KINGSTON, Jamaica – West Indies will chase a series win when they face Ireland in the rescheduled second One-Day International on Thursday, even as the threat of the COVID-19 pandemic continues to hover ominously over the three-match series.
The Caribbean side pulled off a 24-run win in Saturday’s opener at Sabina Park but three COVID cases in the Ireland camp 24 hours later, forced Cricket West Indies to postpone the second ODI which had been carded for Tuesday.
With no further positive tests in the intervening period, the headlines appear ready to be made on the field and bowling coach Roddy Estwick said West Indies needed to remain focussed amidst the off-field disruptions.
“COVID has been with us now for nearly two years and obviously there are going to be disruptions, we know that,” he told an online media conference here Wednesday.
“We had disruptions in Pakistan [last month] and we had disruptions before. It’s all about staying professional, it’s all about making sure that when you are going to play you’re ready. You’ve got to make sure your preparations are spot on.
“I thought we had a very good preparation today. The boys looked focussed – obviously, it’s a much younger team and people are willing to share knowledge and to find out more and have more discussions.
“Once you can keep them focussed, that’s the key. Once you can [do that], and it’s up to the management group to make sure they’re comfortable and the players are ready to go play cricket.”
Ireland lost key batsman Paul Stirling to COVID before the side left Florida where they played a three-match Twenty20 series against the United States, and then had Simi Singh and Ben White ruled out when they tested positive before the first ODI here.
Captain Andy Balbirnie, who top-scored with 71 in Ireland’s failed pursuit of 270 in the first ODI, was one of the three to test positive following the game, along with wicketkeeper Lorcan Tucker and interim head coach David Ripley.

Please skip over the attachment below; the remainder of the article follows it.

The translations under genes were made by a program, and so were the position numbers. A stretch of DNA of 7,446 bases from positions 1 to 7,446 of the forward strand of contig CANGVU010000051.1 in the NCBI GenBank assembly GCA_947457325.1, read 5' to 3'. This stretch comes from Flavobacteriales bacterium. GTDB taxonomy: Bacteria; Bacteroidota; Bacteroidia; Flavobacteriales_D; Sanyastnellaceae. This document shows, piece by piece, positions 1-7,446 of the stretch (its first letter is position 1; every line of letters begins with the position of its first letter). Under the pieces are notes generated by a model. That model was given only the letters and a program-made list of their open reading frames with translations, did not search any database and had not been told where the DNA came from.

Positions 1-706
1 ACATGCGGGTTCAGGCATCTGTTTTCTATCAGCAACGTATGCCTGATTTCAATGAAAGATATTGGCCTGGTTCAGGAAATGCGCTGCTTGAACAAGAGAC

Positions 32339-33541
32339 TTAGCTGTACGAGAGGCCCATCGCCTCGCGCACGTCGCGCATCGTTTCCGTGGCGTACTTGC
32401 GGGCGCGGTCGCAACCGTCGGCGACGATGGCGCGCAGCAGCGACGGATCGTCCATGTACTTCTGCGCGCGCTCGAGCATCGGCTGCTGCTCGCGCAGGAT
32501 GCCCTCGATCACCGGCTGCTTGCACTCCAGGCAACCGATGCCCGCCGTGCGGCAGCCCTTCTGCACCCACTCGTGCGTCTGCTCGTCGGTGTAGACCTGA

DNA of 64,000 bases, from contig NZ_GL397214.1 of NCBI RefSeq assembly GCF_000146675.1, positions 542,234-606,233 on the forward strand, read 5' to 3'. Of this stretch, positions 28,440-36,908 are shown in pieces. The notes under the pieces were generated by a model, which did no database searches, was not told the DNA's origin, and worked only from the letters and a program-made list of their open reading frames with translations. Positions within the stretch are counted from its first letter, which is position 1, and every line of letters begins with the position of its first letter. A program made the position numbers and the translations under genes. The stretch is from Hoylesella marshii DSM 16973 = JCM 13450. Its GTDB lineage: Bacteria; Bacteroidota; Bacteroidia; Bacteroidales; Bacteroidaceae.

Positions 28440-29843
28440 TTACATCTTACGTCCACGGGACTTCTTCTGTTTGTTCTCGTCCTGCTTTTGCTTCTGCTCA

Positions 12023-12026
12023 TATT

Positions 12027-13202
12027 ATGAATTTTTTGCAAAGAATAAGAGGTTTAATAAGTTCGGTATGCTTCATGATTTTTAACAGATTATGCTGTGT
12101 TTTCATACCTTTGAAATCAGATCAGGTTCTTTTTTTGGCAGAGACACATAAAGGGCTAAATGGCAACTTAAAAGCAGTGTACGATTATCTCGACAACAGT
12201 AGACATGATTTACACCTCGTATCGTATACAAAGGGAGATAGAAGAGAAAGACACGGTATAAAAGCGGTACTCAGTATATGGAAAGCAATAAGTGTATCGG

Untouched by the virus, however, West Indies dominated on the field, racking up 269 last Saturday courtesy of half-centuries from debutant Shamarh Brooks (93) and captain Kieron Pollard (69).
And fast bowlers Alzarri Joseph and Romario Shepherd then put the finishing touches on the result with three-wicket hauls, despite Balbirnie’s effort and Harry Tector’s 53.
In spite of the win and the strides made in some areas, Estwick said West Indies were still anxious to improve on their opening performance.
“One of the things [we tried] was to minimise the dot balls [when we batted] – there’s no secret that we need to improve on that,” he explained.
“But obviously the pitch here in Jamaica, especially in the first innings, the ball seamed around quite a bit in the morning so we were prepared not to lose too many wickets and then push on at the back end and I thought we did that well for the first ten overs.
“Then we lost our way a bit … but had a very good partnership between Brooks and Pollard of 155 off 135 balls but then we lost our way [again] at the back end. So those are areas we still need to improve on. We have to make sure that when we have the momentum we have to keep the momentum.”
He continued: “I think the running between the wickets has gotten better … so there are encouraging signs but we know the areas we need to improve on so we’ve got to continue to work on [them].
“From a bowling point of view, we’re trying to improve our death bowling. The first power-play was very, very good … then Ireland came back into the game quite nicely but between overs 31 and 40 were excellent [for us], getting three wickets for 44 runs. And then we were even better at the back end, getting six wickets for 60-odd runs.
“We’ve got to keep trying to improve. We’re looking at trying to get it (total) up to 320 but if the pitch is not conducive to that type of score, there’s no point trying to get 320 and be bowled out for 150.”
Though Ireland has lost key players to COVID, Estwick warned his side against complacency.
“You leave whichever country you’re from with 18, 20 international cricketers and [they’ve] got to be able to adjust,” he stressed.
“We cannot underestimate Ireland because remember their key player, Paul Stirling, he’s back tomorrow so they’ve actually strengthened, so we can’t underestimate them.
“We’ve got to stick to our game plans, stay disciplined, stay focussed and you cannot let your standards drop based on the opposition.”
WEST INDIES – Kieron Pollard (captain), Shamarh Brooks, Roston Chase, Justin Greaves, Jason Holder, Gudakesh Motie, Shai Hope, Nicholas Pooran, Devon Thomas, Akeal Hosein, Alzarri Joseph, Jayden Seales, Romario Shepherd, Odean Smith.
IRELAND – Paul Stirling (captain), Mark Adair, Curtis Campher, George Dockrell, Josh Little, Andy McBrine, Barry McCarthy, William Porterfield, Neil Rock, Harry Tector, Craig Young.